From replacing carbide saw blades on a daily basis to running 69 production days on one diamond set! Considering the cost of a diamond set can be 10 – 12 times the price of a carbide set it leaves little doubt that in this case, the initial cost factor is far outweighed by the extended tool life most certainly justifying the investment. In addition, this doesn’t take into consideration the cost of having to maintain the huge number of carbide sets needed for rotation purposes or the machine downtime savings created. When deciding whether to switch, be conservative in your cost analysis and base your justification on the diamond tool lasting 25x longer than carbide.  You won’t be disappointed! 

GDP GUHDO Scoring Blade

GDP GUHDO Scoring Blade

GDP GUHDO has been a trusted supplier and servicer of PCD tooling for over 30 years.  If you are considering investing in technology, like diamond saw blades, we’re here to help analyze if PCD tooling is right for your requirements. In addition, we can help select the optimum tool to meet your production goals.  For additional information, including a cost comparison, please contact our team.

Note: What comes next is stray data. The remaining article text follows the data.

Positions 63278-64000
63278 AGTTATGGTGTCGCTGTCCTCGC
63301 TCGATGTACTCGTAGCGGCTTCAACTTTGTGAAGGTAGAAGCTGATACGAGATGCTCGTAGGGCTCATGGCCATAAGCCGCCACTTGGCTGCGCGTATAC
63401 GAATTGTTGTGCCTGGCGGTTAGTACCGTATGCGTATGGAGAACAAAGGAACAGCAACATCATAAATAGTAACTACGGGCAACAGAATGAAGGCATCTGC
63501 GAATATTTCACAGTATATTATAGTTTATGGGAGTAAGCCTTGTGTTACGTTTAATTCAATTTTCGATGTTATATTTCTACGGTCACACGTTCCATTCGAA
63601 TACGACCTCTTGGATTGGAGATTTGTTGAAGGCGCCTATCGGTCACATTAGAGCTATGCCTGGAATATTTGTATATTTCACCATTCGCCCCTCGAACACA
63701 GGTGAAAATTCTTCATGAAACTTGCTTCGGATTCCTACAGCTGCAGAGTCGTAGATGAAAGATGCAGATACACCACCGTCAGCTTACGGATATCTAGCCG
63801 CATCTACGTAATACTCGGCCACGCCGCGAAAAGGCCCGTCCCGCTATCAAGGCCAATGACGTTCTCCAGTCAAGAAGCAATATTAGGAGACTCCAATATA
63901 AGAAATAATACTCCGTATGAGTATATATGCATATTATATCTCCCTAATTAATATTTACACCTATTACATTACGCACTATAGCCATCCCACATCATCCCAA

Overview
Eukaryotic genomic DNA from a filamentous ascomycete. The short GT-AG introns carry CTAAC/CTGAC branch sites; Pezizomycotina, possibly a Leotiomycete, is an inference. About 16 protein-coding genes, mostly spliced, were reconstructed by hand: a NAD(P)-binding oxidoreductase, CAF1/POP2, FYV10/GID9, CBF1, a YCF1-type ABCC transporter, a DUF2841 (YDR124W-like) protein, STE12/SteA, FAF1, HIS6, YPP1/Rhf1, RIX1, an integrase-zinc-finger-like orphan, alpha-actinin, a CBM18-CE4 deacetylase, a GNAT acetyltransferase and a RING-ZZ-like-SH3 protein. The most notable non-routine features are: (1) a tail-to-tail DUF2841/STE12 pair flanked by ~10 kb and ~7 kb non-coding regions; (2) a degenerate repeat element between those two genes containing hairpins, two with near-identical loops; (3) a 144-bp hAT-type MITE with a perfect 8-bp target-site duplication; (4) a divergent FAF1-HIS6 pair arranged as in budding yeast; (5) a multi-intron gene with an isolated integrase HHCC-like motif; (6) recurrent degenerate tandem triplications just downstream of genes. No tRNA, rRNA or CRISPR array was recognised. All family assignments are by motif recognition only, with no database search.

Getting Deep on Diamond Tooling

Diamond is known as a material with impressive characteristics. Even the name, Diamond, which stems from the ancient Greek word  “αδάμας” – “adámas,” translates to unbreakable. In particular diamond is the hardest mineral known and also has the highest thermal conductivity. These two traits, in addition to its abrasion-resistance,  make Diamond quite a popular material in the industrial tooling area. To illustrate the level to which diamond tools surpass carbide tools in regard to hardness, one only has to compare each materials value on the Knoop hardness scale. While synthetic diamond generally rates between 5000 to 7000, the average hardness for a carbide tool only has a value of about 1700 to 2400.